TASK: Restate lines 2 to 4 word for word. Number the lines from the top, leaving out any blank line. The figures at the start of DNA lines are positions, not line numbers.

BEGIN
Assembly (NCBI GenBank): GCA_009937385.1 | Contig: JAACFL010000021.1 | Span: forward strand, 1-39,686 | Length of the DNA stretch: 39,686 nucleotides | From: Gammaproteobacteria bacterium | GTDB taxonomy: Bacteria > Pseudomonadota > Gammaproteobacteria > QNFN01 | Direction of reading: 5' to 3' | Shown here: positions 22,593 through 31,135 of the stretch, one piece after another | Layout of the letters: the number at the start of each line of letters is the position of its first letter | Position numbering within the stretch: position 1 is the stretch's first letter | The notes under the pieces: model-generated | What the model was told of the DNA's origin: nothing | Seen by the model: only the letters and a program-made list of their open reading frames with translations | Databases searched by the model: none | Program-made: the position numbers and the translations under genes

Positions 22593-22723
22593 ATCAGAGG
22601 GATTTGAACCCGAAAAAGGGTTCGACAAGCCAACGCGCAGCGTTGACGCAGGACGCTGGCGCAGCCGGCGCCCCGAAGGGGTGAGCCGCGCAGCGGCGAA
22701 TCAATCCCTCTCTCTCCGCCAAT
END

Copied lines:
Positions 22593-22723
22593 ATCAGAGG
22601 GATTTGAACCCGAAAAAGGGTTCGACAAGCCAACGCGCAGCGTTGACGCAGGACGCTGGCGCAGCCGGCGCCCCGAAGGGGTGAGCCGCGCAGCGGCGAA